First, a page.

Police officers on patrol in Guatemala came under fire as they investigated colleagues for allegedly demanding payments from local gang members, underscoring the breadth of extortion in the Central American nation.
The gun battle left five National Police (Policía Nacional Civil — PNC) officers injured, while a patrol car and motorcycle were set ablaze. The exchange of fire took place in the El Amparo community just north of the capital, Guatemala City, authorities announced November 22.
Alongside agents from Guatemala’s Attorney General’s Office, officers were following up on a report that officers belonging to an elite unit from the PNC’s 14th precinct were extorting gang members in the area. Upon arriving at the scene, the dirty officers opened fire in an effort to escape, but they were ultimately captured.
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Evidence in the ongoing investigation suggests that the extortion ring may be headed by police commanders, rather than consisting of just a couple of rogue officers, according to an investigator with the Attorney General’s Office and a former anti-corruption intelligence official who spoke to InSight Crime on the condition of anonymity.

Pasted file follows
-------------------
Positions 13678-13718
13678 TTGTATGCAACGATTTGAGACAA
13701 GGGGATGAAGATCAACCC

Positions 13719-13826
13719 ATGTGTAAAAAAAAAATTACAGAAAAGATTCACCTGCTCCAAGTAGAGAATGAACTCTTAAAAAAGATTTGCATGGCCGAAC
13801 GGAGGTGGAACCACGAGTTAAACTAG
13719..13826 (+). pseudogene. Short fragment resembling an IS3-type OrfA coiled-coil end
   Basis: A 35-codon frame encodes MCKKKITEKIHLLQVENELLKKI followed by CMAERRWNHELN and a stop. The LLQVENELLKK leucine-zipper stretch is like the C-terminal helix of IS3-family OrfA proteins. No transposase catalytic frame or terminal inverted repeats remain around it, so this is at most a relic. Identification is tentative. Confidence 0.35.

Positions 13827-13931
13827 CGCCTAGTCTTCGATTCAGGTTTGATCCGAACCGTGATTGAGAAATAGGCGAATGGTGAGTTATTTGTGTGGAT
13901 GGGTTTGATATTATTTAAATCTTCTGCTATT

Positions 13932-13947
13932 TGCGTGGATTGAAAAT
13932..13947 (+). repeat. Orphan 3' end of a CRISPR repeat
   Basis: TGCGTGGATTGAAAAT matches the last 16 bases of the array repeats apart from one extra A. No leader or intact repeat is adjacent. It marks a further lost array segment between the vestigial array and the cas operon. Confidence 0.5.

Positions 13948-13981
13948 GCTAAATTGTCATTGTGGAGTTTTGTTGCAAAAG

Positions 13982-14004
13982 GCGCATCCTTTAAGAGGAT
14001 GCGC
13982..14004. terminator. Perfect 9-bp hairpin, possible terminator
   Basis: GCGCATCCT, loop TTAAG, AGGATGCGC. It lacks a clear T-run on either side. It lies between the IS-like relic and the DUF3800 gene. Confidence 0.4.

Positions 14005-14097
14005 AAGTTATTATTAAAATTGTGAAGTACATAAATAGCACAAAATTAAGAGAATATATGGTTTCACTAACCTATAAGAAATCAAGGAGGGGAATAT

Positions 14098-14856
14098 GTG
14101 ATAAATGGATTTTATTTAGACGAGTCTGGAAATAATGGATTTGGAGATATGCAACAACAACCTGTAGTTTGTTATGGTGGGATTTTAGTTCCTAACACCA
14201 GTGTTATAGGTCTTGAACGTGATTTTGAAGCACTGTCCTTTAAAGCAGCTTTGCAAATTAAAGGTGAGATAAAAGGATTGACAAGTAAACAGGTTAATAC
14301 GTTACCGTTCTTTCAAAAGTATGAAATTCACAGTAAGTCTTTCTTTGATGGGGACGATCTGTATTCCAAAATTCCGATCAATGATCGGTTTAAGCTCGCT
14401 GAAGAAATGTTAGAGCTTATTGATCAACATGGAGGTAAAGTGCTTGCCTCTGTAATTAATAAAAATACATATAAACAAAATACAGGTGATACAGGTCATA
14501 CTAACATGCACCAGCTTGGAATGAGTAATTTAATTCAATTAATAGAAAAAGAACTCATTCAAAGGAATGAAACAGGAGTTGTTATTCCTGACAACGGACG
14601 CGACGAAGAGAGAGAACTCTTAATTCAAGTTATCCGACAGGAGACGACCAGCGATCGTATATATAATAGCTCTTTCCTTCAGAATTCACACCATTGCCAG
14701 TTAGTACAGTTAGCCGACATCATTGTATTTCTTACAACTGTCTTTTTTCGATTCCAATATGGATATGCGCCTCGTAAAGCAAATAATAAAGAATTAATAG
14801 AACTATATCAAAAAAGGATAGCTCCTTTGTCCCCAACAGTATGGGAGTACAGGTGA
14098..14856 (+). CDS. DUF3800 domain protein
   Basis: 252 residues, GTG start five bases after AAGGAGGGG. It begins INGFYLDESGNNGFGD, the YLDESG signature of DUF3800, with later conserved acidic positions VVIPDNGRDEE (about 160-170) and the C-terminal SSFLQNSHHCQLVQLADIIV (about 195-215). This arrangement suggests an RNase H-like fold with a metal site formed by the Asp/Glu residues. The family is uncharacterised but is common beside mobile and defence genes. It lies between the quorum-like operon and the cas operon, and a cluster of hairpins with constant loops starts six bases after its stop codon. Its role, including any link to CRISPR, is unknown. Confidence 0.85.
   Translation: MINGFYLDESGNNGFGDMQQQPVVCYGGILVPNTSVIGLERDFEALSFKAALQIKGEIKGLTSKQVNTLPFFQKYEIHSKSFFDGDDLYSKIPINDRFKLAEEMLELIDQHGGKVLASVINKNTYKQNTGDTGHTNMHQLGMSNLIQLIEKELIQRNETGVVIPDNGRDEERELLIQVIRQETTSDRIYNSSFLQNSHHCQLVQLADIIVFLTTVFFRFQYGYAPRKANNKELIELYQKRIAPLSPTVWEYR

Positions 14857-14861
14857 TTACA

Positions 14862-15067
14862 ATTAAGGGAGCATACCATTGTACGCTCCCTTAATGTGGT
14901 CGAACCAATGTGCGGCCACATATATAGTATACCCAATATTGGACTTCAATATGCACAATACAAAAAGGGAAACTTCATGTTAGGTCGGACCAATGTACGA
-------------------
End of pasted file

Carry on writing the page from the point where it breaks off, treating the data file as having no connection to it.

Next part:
PNC spokesman Jorge Aguilar said that the institution “will not tolerate any acts of corruption within its ranks,” Prensa Libre reported.
InSight Crime Analysis
Dirty cops firing on their counterparts to avoid arrest is an extraordinary display of how deeply extortion rackets have corrupted the force.
The battle comes amid a notable increase in reported extortion. Between January and October of 2019, authorities in Guatemala have registered 13,203 cases of extortion, a 32 percent increase from the 9,939 cases that were recorded in all of 2018, according to an investigation from Prensa Libre.
(Graphic courtesy of Prensa Libre)
An in-depth investigation released in April 2019 by InSight Crime and the Global Initiative Against Transnational Organized Crime found that extortionists in Guatemala earn some $61 million each year. Extortion is particularly rife in Guatemala City. Most often, powerful street gangs like the Mara Salvatrucha (MS13) and Barrio 18 target everyone from bus operators to small business owners, but active duty police officers have also run their own extortion schemes at times.
SEE ALSO: InDepth Coverage of Extortion
The widespread fear instilled among community members from such rampant criminal activity has also given space for copycat groups to operate, which pose as gang members to extort and terrorize victims. Guatemala’s former interior minister, Francisco Rivera, told InSight Crime investigators last year that he believes one in every four extortion attempts is the work of copycats.
Extortion has long been a main avenue through which street gangs exert territorial control, the bedrock of their criminal operations. At the same time, authorities have struggled to keep extortion in check. Of the 23,142 extortion cases recorded in the last two years, less than 10 percent have ended in prison time for the alleged perpetrator, according to Prensa Libre.